Welcome to the land technology forgot. High-end leases negotiated and signed via fax. Millions of dollars in apartment inventory — in some of the hottest real estate markets in the country — tracked on whiteboards with dry-erase markers. Client histories recorded in longhand in legal notebooks and stashed in manila folders.
Multi-family real estate (i.e. apartment buildings) is one the fastest-growing sectors in the country right now. In fact, investment hit a record $43 billion in the fourth quarter of 2015, and multi-family units now account for more than one-third of all new housing.
But the multi-family sector has long proved one of the most resistant to technological change. Owing partly to an old guard of landlords and owners, and partly to the relationship-driven nature of the business, the kinds of cloud-based apps and innovations that have transformed other sectors have failed to make inroads into one of the biggest.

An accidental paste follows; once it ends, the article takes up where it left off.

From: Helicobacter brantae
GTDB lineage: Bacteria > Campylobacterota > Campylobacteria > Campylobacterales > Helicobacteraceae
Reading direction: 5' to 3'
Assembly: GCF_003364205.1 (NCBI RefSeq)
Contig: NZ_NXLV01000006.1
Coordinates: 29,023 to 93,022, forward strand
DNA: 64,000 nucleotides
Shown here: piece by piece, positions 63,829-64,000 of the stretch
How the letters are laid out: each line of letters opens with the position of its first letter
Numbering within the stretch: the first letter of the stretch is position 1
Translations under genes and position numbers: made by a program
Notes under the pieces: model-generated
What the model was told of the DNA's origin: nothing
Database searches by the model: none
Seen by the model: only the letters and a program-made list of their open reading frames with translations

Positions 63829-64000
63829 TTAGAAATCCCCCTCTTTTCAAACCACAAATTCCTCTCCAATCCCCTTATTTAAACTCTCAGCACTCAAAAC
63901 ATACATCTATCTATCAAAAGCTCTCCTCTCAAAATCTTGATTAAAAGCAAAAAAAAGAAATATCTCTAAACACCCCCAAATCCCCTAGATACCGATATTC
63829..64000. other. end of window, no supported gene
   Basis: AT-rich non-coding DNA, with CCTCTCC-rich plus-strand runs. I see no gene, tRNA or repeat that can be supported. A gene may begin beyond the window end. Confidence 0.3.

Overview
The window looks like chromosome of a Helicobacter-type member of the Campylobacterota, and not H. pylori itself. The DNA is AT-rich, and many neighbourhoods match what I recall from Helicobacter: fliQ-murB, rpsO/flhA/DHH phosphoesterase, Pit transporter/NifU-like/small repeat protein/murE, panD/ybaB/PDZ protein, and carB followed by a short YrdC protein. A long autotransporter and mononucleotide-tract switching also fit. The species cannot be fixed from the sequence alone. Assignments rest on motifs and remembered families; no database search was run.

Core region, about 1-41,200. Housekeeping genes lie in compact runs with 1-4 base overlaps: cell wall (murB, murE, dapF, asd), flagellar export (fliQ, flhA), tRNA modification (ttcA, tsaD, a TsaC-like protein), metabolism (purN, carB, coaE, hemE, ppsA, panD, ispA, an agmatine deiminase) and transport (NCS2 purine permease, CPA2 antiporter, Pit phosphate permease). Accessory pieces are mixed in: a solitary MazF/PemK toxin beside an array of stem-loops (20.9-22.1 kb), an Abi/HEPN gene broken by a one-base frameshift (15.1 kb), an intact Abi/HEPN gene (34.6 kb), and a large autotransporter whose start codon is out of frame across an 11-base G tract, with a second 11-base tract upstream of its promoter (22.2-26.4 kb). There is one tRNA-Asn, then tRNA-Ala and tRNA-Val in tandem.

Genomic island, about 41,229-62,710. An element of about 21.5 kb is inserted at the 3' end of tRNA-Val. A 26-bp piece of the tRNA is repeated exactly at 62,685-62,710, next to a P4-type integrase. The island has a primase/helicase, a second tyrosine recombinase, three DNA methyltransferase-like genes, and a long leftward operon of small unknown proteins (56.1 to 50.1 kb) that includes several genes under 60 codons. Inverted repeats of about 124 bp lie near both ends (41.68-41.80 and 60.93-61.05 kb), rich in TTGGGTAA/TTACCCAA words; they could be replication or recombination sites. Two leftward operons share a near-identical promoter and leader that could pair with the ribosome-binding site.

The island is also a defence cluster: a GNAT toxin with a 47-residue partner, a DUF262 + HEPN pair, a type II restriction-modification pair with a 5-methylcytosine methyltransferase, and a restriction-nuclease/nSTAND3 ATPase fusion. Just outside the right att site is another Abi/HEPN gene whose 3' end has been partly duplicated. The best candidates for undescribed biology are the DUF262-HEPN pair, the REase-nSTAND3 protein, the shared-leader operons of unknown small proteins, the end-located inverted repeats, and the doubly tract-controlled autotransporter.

But a flurry of developments in the past few years means change may finally be on the horizon.
For starters, shifting lifestyles in the U.S. have sent demand for rentals through the roof. America’s rental population is expected to grow by 4.2 million people between 2015 and 2025, according to a recent Harvard study. Post-traumatic stress from the recent mortgage crisis and a younger generation less attached to home ownership is fast making renting thenew American choice. The push to rent is reflected in plummeting vacancy rates in major cities, which hover at around 1.75 percent in Manhattan and 2.7 percent in L.A., for instance.